There are some albums that stick with you, pure classics that edge their way onto the soundtracks of so many folks’ existence that they become a strand in the tapestry of one’s humanity. Mystery Jets’ third release, Serotonin, feels like one of those classics from the first listen. There’s something oddly familiar about it. And yet, the sound is quite original.

Perhaps it’s the pairing up with powerhouse producer Chris Thomas (Roxy Music, Pink Floyd), perhaps it’s spending time lugging gear around Berlin perfecting their sound like Bowie or maybe these young chaps have finally grown up and into their own.

Lead vocalist Blaine Harrison wields an emotional hurricane on the tip of his tongue, one of those rare frontmen with a gift of authenticity, and nowhere is it more apparent than on the stunning opening track “Alice Springs.” “Too Late to Talk” hints at ’60s pop ballads with a touch of prog-rock keyboard and psych-tinged refrain. Single “The Girl is Gone” hints at ’80s influences without being able to peg down whom they’re emulating. The track touts all the elements of the perfect pop song in a tight, little package.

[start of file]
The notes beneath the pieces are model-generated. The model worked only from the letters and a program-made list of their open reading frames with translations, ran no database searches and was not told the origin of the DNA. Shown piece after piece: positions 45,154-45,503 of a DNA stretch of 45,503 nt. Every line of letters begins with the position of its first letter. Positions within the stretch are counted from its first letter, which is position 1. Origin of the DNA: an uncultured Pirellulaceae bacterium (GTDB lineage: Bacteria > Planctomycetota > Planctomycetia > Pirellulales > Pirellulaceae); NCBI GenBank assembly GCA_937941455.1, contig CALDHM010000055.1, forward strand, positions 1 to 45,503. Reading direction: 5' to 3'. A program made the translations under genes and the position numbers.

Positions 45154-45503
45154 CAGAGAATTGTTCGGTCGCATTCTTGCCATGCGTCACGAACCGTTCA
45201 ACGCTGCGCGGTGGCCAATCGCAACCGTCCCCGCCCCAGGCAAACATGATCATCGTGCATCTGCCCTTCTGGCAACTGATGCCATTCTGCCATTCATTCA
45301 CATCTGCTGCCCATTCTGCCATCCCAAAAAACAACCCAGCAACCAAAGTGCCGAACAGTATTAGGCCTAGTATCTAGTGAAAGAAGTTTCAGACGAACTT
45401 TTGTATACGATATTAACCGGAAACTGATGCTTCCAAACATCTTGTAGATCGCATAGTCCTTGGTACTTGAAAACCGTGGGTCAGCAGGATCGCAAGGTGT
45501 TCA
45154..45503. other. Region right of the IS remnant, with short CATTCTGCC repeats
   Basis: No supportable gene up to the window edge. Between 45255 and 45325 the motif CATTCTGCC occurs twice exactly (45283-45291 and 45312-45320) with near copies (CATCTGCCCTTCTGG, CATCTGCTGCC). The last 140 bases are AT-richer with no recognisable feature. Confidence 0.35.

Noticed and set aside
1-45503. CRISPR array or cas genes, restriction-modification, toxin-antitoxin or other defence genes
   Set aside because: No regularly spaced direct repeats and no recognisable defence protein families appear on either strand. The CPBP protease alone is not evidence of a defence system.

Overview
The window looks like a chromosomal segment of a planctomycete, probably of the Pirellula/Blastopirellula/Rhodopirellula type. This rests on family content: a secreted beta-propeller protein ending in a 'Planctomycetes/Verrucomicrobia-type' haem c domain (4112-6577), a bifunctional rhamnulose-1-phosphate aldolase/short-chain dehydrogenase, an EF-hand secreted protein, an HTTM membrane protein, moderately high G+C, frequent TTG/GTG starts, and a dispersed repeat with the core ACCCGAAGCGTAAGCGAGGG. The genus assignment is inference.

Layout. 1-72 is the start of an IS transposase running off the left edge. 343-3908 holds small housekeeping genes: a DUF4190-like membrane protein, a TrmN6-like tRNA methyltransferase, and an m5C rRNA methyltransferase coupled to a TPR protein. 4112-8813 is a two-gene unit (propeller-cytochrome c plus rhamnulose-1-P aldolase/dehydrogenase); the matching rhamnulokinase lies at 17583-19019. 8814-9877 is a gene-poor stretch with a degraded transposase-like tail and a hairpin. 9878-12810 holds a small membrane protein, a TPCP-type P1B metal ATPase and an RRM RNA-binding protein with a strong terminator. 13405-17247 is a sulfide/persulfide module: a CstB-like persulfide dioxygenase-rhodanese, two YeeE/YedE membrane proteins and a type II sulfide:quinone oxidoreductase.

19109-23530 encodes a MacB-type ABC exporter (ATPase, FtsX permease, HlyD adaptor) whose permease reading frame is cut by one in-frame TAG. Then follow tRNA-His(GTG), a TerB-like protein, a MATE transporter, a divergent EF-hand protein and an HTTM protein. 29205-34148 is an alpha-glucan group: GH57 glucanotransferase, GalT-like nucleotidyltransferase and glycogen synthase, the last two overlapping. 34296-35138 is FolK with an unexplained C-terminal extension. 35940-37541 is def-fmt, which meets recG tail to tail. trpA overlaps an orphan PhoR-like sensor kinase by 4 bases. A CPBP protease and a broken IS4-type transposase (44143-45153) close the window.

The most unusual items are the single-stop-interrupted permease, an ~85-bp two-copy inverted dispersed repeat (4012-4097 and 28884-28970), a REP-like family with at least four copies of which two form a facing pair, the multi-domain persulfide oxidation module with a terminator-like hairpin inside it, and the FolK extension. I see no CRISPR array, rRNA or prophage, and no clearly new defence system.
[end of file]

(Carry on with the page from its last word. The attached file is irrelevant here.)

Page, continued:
The title track is introduced by a simple bouncy keyboard riff with raspy whispered verse vocals building up to a wailing mood-swing chorus.

“Show Me the Light” is charming from the first guitar riff, a catchy, uplifting and anthemic example of the members’ songwriting prowess. “Dreaming of Another World” is light and airy, complimented with vintage synth to round out the chorus.

“Waiting on a Miracle” is longing made aural, “Melt” is a sweet little love song with delightful lyrics: “There’s an invisible line where your body meets mine and crossing it feels like a drug/we twist and we turn/we crackle and burn/in the flickering flames of our love,” while the album closer, “Lorna Doone,” is majestic in its deceptive simplicity, hints of discordant friction lurking just below the surface.

Serotonin marks a career high for Mystery Jets. The entire package is nothing short of remarkable and serves to give their British indie pop contemporaries a run for their money.

Grade: A+

Serotonin is currently available.